"How much fluid and athlete NEEDS to drink is highly variable and depends on their size, amount of muscle mass ... and other genetic factors."
The 2015 IPC Athletics World Championships begin Wednesday (21 October) in Doha, Qatar. Elizabeth Broad, Senior Sports Dietician at the United States Olympic Committee, talks about the importance of staying hydrated on sport performance.
Hydration in the heat
All athletes know they need to drink. They have been told for many years to stay hydrated. This is particularly important in hot conditions, as dehydration will exacerbate the effects of heat on performance. A total body water loss of more than three per cent (of initial weight) reduces endurance performance and concentration, and increases both heart rate and the perceived level of effort to achieve the same speed / power / performance. Hence, starting training and / or competition in a hydrated state makes good sense, as does minimising dehydration over time.
How much fluid and athlete NEEDS to drink is highly variable and depends on their size, amount of muscle mass, activity level, acclimation (those acclimatised to the heat sweat earlier and more than those who are not, thereby increasing their fluid needs) and other genetic factors. There are several athletes with an impairment who actually require very little to no fluid – simply because they do not sweat, or at least not as much. There is little point giving these athletes a lot of fluid to drink because they will simply excrete it in their urine. Their fluid consumption is driven more by the sense of being hot than the real need for fluid. Overloading with fluid can be equally detrimental to these athletes as underdoing fluid intake can be for others.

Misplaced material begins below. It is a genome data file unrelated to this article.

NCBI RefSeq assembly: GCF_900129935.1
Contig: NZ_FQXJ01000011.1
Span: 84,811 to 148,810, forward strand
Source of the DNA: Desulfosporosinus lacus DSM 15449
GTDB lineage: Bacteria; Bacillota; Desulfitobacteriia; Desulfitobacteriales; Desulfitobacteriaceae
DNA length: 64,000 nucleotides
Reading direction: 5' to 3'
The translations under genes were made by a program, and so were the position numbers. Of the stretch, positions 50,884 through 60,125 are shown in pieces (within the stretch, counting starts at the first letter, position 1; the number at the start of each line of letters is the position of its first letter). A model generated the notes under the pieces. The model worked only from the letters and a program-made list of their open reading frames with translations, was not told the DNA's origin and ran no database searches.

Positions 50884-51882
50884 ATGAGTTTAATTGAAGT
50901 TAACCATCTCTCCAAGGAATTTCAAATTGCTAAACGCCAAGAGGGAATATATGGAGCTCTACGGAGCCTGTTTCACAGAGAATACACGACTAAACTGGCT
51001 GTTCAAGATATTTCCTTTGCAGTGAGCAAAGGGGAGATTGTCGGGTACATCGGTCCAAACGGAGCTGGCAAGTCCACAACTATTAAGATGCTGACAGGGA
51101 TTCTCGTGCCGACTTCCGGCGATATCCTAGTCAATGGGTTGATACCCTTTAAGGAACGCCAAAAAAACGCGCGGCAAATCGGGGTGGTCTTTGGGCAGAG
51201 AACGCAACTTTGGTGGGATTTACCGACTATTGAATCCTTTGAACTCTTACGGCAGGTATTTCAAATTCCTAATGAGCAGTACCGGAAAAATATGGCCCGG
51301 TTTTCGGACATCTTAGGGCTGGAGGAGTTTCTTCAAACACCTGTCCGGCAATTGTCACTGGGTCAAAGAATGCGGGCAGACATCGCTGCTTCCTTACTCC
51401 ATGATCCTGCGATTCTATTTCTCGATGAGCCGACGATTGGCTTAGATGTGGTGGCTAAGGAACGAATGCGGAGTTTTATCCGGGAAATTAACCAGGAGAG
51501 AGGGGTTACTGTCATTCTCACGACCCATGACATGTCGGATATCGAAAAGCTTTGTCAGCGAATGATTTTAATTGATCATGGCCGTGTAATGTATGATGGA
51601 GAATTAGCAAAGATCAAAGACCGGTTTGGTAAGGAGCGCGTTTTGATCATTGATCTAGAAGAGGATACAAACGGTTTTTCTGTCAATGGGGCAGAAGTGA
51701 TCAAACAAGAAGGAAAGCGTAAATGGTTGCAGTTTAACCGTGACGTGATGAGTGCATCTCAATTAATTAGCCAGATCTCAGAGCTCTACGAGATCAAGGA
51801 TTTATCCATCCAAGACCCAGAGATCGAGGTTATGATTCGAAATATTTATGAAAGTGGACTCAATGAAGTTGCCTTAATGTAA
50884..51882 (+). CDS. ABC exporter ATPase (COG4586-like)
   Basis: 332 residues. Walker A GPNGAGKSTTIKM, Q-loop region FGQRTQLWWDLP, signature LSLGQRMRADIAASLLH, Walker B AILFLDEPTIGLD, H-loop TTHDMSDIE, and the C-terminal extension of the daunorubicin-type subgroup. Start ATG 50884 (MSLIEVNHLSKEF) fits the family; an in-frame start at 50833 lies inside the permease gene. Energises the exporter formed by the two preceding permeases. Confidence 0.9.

With all that said, here are some tips to stay hydrated.
1. Avoid spending unnecessary time in the heat. Seek shade or a cool area indoors as much as possible especially when heading in to competition. Heat load can accumulate over a number of days, resulting in overall fatigue.
2. For those who do not sweat, consider wetting your shirt, hat and/or use a spray bottle.
3. Stay cool using ice towels or bags of ice placed under armpits or across your stomach.
4. Invest in a fan and/or umbrella to create your own shade and breeze.
5. Immerse yourself in an ice bath (12 to15 degree Celsius) for 10 minutes. This can be an effective ‘pre-cooling’ strategy to improve exercise performance especially in more prolonged events.
6. Before exercise, consider trialling ice slushees, which cool the body from within; very cold fluids may help to reduce core temperature or slow its rise.
Elizabeth Broad is the author of "Sports Nutrition for Paralympic Athletes.”